The last thing anyone would expect to find on a mid-week evening on a college campus would be energy—but when I opened the door to The Wall in Bucksbaum, I was immediately bombarded with the sight and sounds of the Neverland Players.
If dictionary words were replaced with sensory descriptions, the word “delight” and all of its variations would appear as Neverland’s wisecracking drumbeats, the bouncing-off-the-wall-actors posing as giant babies, sorcerers and Pretty Purple Unicorn interns, the foot-stomping piano melodies and the zany yet earnest refrains arising behind the star-decked curtains.
The Players did not let me sit and take notes for long, though— despite my weariness, I was quickly included in the equally quick warm-up games designed to exercise the actors’ improvisational reflexes.
At this point, the Players had already been practicing for an hour and a half, and were breaking up rehearsal with these short, high-energy charades. They quickly made me feel at home, or at least feel like a welcome visitor at the home of a large, rowdy family. And considering the amount of time the Players spend together, this familial vibe came as no surprise.
“These are some of the funniest people I know, and I get to hang out with them every day,” said Nora Coghlan ’17, who plays a bran-muffin-loving-sidekick-turned-hero (seriously, only kids can come up with this stuff).
“[We practice] for so many hours. Sunday through Wednesday, for 4-5 weeks. We have weekend hangouts that we call ‘mandatory fun,’ and weekly dinners, so we’re together a lot,” Coghlan added.
After the icebreaker, I was treated to a full skit, complete with choreography, costumes and instrumentalists Harley Boatsman ’19 (piano) and Jacob Friedman ’19 (drums). I was on the edge of my seat the entire time, practically about to fall off with laughter as the Pretty Purple Unicorns (the ever-so-effervescent Lukas Resch ’19 and Jonah Zimmerman ’18) pranced about the stage, or when the entire cast sang an ode to friendship and muffins to the tune of Bruno Mars’s “24K Magic.”
Unlike some groups that start out strong but end up fizzling as their founders matriculate, the Neverland Players have been transforming stories written by elementary school kids since 2004.
Every week, members of Neverland attend the Arts Council, located just across the street from Saints Rest. There, they meet with child authors to listen to their plot ideas. Their pieces are adapted into skits, some of which include several parodies of popular songs, with lyrics to fit the children’s stories.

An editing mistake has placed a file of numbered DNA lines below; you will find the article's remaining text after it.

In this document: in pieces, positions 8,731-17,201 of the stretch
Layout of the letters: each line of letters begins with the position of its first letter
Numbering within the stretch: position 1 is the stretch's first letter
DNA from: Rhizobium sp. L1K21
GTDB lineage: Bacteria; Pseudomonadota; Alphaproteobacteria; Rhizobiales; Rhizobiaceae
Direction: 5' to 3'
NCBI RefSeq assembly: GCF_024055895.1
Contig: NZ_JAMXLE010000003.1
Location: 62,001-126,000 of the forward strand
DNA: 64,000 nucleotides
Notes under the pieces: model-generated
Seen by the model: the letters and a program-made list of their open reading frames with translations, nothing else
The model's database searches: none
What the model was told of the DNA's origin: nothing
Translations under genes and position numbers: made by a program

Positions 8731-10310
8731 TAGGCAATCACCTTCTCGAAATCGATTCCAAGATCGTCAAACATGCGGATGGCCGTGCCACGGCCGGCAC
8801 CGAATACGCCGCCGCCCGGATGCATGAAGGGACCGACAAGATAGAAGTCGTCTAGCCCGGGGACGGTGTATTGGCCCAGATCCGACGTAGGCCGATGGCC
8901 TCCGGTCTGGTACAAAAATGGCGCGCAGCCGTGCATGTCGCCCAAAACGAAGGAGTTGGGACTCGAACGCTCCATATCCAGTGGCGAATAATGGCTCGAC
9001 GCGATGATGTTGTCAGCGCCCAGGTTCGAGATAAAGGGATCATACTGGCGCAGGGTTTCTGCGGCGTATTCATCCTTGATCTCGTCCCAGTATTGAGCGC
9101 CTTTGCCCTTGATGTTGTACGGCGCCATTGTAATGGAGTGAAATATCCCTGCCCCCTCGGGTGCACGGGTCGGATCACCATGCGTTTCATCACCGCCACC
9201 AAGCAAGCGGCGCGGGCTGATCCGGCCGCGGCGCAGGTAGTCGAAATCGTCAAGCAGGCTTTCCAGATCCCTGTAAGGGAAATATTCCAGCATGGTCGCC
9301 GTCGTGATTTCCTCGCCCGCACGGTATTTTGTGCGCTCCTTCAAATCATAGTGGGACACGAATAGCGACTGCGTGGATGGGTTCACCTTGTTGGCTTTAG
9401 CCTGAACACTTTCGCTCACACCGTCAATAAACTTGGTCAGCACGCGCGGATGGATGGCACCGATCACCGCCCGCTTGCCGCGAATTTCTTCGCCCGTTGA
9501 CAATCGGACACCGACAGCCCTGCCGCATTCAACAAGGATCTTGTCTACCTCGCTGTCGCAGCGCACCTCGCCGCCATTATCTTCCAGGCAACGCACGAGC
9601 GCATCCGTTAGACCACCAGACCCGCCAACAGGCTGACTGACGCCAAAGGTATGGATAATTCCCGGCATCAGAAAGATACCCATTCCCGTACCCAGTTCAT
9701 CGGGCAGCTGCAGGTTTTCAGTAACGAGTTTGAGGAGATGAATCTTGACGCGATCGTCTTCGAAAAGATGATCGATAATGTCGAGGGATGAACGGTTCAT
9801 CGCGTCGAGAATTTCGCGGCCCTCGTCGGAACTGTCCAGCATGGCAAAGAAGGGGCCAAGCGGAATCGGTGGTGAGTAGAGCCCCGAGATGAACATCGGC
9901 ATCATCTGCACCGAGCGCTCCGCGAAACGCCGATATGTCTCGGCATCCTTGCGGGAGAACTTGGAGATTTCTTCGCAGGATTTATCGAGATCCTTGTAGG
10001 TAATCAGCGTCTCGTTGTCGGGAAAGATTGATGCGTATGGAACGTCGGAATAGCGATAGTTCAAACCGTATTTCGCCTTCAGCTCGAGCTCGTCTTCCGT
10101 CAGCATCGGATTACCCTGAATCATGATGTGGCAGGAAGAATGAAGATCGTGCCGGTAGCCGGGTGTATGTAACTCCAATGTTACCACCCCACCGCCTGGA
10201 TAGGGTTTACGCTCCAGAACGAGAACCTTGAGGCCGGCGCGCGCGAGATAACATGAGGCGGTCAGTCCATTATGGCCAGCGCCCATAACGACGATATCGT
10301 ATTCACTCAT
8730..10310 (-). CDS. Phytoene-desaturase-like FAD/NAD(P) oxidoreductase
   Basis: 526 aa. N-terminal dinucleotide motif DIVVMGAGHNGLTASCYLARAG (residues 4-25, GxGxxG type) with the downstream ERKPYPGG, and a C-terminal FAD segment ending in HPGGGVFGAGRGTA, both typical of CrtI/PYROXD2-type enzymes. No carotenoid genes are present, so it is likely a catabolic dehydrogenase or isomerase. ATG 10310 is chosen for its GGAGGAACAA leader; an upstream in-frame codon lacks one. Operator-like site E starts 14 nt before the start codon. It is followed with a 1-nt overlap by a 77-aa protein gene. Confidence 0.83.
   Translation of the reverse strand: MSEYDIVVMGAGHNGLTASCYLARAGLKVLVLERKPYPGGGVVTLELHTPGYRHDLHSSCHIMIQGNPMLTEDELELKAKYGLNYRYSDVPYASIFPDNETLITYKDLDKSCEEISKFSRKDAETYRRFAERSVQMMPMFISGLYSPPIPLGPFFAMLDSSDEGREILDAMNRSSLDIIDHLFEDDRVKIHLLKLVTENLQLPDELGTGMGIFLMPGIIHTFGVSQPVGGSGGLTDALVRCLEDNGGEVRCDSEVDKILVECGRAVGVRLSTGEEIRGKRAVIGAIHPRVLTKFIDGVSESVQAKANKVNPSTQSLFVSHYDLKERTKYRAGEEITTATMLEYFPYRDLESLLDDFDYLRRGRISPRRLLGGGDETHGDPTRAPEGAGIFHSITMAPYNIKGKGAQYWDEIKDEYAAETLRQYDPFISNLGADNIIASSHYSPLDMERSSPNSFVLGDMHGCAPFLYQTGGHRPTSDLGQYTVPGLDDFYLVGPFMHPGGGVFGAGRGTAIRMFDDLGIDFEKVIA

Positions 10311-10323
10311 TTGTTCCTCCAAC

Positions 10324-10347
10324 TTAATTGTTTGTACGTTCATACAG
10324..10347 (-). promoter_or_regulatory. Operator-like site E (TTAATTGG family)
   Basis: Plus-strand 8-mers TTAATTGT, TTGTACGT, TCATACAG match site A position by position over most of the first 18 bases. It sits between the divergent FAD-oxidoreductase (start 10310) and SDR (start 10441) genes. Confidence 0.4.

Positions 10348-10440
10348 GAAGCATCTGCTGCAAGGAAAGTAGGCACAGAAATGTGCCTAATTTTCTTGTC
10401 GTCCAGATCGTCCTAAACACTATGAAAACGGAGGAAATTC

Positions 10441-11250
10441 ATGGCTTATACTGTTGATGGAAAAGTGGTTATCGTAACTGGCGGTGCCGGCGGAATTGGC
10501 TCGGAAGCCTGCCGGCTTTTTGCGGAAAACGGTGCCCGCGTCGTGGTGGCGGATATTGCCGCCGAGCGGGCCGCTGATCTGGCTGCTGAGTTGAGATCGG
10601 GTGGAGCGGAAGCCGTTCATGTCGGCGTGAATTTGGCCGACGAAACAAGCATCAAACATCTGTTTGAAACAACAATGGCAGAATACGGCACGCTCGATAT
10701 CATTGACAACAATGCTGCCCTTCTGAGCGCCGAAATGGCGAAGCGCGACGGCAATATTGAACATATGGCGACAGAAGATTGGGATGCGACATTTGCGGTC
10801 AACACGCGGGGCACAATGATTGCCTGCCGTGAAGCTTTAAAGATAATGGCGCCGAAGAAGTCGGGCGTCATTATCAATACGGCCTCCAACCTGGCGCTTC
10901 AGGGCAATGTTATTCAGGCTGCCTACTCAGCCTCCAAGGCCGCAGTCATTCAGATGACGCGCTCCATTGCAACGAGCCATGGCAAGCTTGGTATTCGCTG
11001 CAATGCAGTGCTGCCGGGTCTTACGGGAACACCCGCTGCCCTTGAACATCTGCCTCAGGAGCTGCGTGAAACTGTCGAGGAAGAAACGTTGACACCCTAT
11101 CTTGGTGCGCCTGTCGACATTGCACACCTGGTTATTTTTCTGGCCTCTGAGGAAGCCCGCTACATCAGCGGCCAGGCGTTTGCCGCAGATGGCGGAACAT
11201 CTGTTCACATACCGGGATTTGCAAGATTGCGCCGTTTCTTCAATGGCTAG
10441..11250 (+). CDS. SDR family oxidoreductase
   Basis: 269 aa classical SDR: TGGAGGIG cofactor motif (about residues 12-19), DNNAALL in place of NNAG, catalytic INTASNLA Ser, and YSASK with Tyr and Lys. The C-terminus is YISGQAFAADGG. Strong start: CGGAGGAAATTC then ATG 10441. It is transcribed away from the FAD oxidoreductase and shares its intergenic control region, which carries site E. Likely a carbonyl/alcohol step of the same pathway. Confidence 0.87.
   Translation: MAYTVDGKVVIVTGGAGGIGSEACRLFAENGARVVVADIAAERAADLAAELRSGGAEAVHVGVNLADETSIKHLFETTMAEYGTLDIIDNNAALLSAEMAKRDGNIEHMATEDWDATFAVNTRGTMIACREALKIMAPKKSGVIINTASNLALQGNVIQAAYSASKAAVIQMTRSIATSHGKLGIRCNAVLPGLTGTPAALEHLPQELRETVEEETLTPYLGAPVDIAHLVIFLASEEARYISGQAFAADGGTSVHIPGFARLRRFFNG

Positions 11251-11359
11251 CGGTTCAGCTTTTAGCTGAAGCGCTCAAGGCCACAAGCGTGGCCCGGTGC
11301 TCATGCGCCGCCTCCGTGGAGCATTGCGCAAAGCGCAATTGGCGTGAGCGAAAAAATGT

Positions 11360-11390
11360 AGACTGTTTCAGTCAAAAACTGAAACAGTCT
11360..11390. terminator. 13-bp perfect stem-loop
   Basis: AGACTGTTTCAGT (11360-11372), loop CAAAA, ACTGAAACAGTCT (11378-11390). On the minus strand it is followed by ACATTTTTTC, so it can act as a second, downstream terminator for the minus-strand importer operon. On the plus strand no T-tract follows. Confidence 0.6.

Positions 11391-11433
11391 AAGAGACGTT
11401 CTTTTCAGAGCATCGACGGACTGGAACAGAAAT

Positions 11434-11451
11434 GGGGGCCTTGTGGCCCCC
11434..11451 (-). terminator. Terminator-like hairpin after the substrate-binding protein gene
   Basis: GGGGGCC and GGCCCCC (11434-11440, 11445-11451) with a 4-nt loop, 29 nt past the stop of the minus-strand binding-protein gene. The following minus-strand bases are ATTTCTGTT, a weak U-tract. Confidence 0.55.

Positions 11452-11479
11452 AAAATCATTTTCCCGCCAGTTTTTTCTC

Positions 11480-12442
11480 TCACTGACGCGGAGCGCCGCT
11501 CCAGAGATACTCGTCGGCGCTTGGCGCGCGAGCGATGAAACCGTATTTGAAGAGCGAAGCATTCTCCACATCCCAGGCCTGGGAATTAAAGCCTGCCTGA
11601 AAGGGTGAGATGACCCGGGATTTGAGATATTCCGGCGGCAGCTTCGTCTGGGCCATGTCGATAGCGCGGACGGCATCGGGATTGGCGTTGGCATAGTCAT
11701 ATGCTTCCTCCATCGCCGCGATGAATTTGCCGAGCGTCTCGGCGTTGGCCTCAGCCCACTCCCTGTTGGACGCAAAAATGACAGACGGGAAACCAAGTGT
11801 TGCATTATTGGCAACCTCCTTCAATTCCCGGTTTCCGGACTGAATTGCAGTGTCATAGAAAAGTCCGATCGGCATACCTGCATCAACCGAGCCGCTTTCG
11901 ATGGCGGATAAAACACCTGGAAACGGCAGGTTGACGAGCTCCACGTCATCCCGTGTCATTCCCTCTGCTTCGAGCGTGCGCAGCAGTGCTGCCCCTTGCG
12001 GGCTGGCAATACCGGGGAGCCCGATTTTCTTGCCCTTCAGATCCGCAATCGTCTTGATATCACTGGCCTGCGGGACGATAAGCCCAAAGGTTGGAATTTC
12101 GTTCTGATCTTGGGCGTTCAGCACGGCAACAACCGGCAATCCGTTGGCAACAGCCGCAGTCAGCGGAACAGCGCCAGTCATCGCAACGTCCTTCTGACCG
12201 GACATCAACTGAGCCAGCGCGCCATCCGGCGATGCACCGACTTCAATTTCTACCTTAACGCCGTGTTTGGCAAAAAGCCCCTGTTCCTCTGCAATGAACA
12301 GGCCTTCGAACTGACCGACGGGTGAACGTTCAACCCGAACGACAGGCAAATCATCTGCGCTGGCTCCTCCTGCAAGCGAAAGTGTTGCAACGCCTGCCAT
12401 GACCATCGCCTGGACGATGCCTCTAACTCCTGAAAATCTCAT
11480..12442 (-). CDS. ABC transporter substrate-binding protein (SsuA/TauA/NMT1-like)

“For the songs, we take little crucial pieces of the kids’ stories and relate it to a popular song [that everyone knows],” said Sarah McCarthy ’19, who stars as a badass princess that rescues both herself and her family from a social-media-crazed, lagoon-mermaid-queen-villain (played by the captivatingly villainous Lauren Fenton ’17).
“Whether it’s funny, relevant pop culture things or little tidbits from the story, we want to make sure that the show is fun for the little kids, college students and adults,” McCarthy said.
Emma Cibula ’17, who plays a sassy sorcerer, elaborated on Neverland’s group creative process. “After [we] read through the stories, we talk about what kind of format we want the skit to take on (linear, as a frame story, more abstract, etc.) and what characters. There’s no real formula in place . . . Sometimes, the characters we portray are just personified inanimate objects, so it’s kind of hard to look for precedent in how to get into character to play them. No one actually knows how a taco would talk or move, so that’s where individual interpretation comes in.”
Every semester, two new students take on the role of director. This upcoming show is directed by Jon Mehlhaus ’19 and Maddie Birchfield ’19, who have both been a part of Neverland for all four of their semesters at Grinnell. Birchfield lead the rehearsal I attended, and she lent a sense of calm, clear direction to the whirling plot twists and dances that happened on (and off) stage.
“My favorite part of Neverland is having the kids come up after the show and say that they loved their skit. This is all about showing our authors that their words are important and their ideas are worth sharing,” Birchfield explained.
Birchfield also emphasized the important connection that Neverland helps reinforce between the College and the greater Grinnell community.
“The spirit of Neverland is hard to capture, but I think it allows us to travel back to the days when we were the kids who believed anything was possible, and make sure that our authors believe that when they see their writing valued.”
The Neverland Players will perform this Friday at 7:00 p.m., Saturday at 2 p.m. and 7 p.m. and Sunday at 2 p.m. in the Wall Theatre in Bucksbaum.
— Editor’s Note: Nora Coghlan is the Arts Editor for The S&B.